Making History Blog

Many of these articles have been published in the Mendocino Beacon’s Kelley House Calendar.

The Pool Room at Kelliowen Hall

The Pool Room at Kelliowen Hall
There used to be a pretty exciting center of entertainment in Mendocino. The establishment, located on the corner of Ukiah and Lansing Streets at Kelliowen Hall, was owned by Joseph H. Nichols. Candy could be purchased, movies viewed and patrons could practice their skating skills. There was also a pool room for the men of the town. On November 20, 1909, the Beacon reported that Mr. Nichols had been granted a concession within the large building by the trustees of the[... see full page]

Boys on the Bridge

Boys on the Bridge
It is a privilege to work with the collections at the Kelley House Museum. Once in a while we run across a photograph which resonates on multiple levels. Such was the case with this image. Five young boys are gathered on a bridge, with a mill (probably that of the Albion Lumber Company) in the background. Three out of the five boys have reading material in their hands, and all but one, the tallest, are looking at the camera. The[... see full page]

An Owner, a Schooner and a Governor

An Owner, a Schooner and a Governor
One of the men who arrived in Mendocino and helped establish it was John Edward Chalfant. Like so many others, he came to California during the heady days of the Gold Rush. He wasn’t successful as a miner, but he happened to run into Jerome B. Ford in San Francisco. Mr. Chalfant married Martha Hayes Ford’s sister, Susan. They settled in to a life on the Mendocino headlands, in a house very like that of the Fords. The Chalfant house[... see full page]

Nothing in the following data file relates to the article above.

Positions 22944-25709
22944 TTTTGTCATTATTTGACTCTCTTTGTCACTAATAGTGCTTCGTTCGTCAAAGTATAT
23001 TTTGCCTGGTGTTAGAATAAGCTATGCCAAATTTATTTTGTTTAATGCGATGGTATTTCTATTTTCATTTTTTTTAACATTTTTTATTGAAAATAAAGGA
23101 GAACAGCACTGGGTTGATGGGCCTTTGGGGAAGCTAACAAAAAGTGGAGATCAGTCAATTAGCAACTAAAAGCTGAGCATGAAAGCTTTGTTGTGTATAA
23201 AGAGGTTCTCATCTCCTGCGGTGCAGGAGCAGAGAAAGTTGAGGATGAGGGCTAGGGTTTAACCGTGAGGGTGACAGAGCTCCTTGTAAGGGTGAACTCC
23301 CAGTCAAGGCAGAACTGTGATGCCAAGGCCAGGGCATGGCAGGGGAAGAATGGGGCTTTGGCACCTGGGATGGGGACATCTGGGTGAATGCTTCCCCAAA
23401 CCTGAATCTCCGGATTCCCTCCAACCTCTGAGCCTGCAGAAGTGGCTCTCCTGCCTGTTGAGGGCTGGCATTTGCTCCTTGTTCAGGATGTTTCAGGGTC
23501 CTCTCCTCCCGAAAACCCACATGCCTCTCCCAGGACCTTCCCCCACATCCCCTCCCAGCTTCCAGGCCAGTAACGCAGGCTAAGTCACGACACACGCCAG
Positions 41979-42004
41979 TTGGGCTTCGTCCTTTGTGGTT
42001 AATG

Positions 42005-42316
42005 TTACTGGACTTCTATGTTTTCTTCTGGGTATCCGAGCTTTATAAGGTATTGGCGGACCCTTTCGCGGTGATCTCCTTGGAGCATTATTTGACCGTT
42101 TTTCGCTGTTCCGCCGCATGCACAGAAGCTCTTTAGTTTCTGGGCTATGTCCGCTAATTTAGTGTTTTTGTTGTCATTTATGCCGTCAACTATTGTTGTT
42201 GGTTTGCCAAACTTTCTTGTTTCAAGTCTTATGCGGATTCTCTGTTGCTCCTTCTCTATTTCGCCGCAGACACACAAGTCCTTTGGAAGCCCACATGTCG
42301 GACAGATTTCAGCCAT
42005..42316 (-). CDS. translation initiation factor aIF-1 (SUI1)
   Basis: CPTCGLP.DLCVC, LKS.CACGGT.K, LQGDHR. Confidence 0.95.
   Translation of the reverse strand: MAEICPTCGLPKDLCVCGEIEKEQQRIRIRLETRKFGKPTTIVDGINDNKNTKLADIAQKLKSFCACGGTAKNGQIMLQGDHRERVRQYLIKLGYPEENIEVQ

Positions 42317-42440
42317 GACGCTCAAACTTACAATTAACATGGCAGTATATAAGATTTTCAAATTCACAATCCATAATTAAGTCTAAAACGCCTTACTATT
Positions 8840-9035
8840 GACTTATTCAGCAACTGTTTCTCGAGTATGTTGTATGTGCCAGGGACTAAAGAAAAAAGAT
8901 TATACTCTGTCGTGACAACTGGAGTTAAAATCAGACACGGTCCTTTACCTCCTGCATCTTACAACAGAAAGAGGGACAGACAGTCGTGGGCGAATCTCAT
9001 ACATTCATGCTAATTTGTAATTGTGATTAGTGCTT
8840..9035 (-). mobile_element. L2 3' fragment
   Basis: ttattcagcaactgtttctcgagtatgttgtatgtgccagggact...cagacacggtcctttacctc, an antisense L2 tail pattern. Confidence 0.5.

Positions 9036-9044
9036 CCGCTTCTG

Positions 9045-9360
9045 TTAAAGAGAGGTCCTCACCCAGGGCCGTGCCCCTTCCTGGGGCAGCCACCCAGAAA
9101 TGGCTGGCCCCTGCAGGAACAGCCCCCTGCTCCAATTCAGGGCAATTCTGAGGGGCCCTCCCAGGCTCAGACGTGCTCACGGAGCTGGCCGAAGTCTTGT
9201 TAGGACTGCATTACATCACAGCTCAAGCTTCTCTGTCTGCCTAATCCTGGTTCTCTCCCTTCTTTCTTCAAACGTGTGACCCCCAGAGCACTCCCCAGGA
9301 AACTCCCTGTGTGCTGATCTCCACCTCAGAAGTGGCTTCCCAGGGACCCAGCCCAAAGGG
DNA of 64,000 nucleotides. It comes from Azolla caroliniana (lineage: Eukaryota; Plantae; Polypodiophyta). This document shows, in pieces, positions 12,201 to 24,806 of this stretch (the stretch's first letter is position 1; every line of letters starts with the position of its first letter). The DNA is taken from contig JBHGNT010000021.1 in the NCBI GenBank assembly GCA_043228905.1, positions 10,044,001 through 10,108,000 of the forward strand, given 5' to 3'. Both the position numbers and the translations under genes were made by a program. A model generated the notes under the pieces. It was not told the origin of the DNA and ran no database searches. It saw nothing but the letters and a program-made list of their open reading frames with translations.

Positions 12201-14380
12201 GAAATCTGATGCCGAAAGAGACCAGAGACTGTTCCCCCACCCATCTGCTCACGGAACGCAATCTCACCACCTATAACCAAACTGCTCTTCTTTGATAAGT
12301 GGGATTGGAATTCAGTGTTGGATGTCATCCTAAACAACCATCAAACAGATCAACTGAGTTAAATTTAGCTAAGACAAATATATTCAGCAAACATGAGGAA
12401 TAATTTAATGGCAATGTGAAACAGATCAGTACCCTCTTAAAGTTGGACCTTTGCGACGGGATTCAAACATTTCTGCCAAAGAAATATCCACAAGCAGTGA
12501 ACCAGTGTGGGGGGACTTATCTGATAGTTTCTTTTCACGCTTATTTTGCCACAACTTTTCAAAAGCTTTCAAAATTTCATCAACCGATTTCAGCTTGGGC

The Ugly Face of Racism

The Ugly Face of Racism
We don’t know who took the picture, but we know when and where it was taken. On Halloween 1954, a trio of teenage boys got together at the Westport Store wearing hats, scarves and blackface. The photograph is important because it shows an era when the use of blackface was nothing out of the ordinary. The young men in the photograph were identified, but it seems more important to note the nature of the choice they made that Halloween, rather than[... see full page]

A Life Cut Short by Tragedy

A Life Cut Short by Tragedy
Health care, education, transportation infrastructure, and youthful employment are all issues found in today’s headlines. These are mutual concerns, which affect us all and are part of the human experience. They also figure in the sadly brief life story of Ethel Silvera, who lived and died on the Mendocino Coast early in the 20th century. As with much of history, Ethel’s story brings to mind how over the decades circumstances have changed, and yet remain the same. Ethel Margaret Silvera was[... see full page]

A Medicine Show Comes to Mendocino

A Medicine Show Comes to Mendocino
In October of 1891, a particular form of entertainment came to town. The Pawnee Medicine Company provided “free entertainments in Murray’s Hall” in Mendocino. The editions of the Mendocino Beacon for both Saturdays, October 10 and 17, included brief mentions of the show.  In the first story, readers of the Beacon learned that the Pawnee Medicine Company’s performers had begun their circuit the previous Tuesday and had “held forth to good houses every evening since.” What was a Medicine Show and[... see full page]